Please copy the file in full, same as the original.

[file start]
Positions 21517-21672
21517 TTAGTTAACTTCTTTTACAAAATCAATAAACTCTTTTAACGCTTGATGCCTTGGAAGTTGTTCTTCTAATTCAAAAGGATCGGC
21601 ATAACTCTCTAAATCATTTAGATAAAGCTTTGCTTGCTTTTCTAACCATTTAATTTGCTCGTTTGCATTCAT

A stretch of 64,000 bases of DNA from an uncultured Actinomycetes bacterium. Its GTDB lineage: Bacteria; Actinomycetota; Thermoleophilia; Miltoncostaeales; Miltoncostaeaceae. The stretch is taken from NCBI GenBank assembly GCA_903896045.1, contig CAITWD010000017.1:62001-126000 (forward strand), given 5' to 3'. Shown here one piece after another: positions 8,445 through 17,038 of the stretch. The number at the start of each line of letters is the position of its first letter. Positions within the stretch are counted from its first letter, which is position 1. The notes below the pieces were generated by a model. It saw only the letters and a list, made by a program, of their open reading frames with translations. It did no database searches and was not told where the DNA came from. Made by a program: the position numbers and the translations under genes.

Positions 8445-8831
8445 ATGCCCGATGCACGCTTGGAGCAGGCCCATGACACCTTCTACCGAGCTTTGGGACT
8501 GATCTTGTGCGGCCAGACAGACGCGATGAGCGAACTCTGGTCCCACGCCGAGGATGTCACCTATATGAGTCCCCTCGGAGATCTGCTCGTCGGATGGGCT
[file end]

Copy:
Positions 21517-21672
21517 TTAGTTAACTTCTTTTACAAAATCAATAAACTCTTTTAACGCTTGATGCCTTGGAAGTTGTTCTTCTAATTCAAAAGGATCGGC
21601 ATAACTCTCTAAATCATTTAGATAAAGCTTTGCTTGCTTTTCTAACCATTTAATTTGCTCGTTTGCATTCAT

A stretch of 64,000 bases of DNA from an uncultured Actinomycetes bacterium. Its GTDB lineage: Bacteria; Actinomycetota; Thermoleophilia; Miltoncostaeales; Miltoncostaeaceae. The stretch is taken from NCBI GenBank assembly GCA_903896045.1, contig CAITWD010000017.1:62001-126000 (forward strand), given 5' to 3'. Shown here one piece after another: positions 8,445 through 17,038 of the stretch. The number at the start of each line of letters is the position of its first letter. Positions within the stretch are counted from its first letter, which is position 1. The notes below the pieces were generated by a model. It saw only the letters and a list, made by a program, of their open reading frames with translations. It did no database searches and was not told where the DNA came from. Made by a program: the position numbers and the translations under genes.

Positions 8445-8831
8445 ATGCCCGATGCACGCTTGGAGCAGGCCCATGACACCTTCTACCGAGCTTTGGGACT
8501 GATCTTGTGCGGCCAGACAGACGCGATGAGCGAACTCTGGTCCCACGCCGAGGATGTCACCTATATGAGTCCCCTCGGAGATCTGCTCGTCGGATGGGCT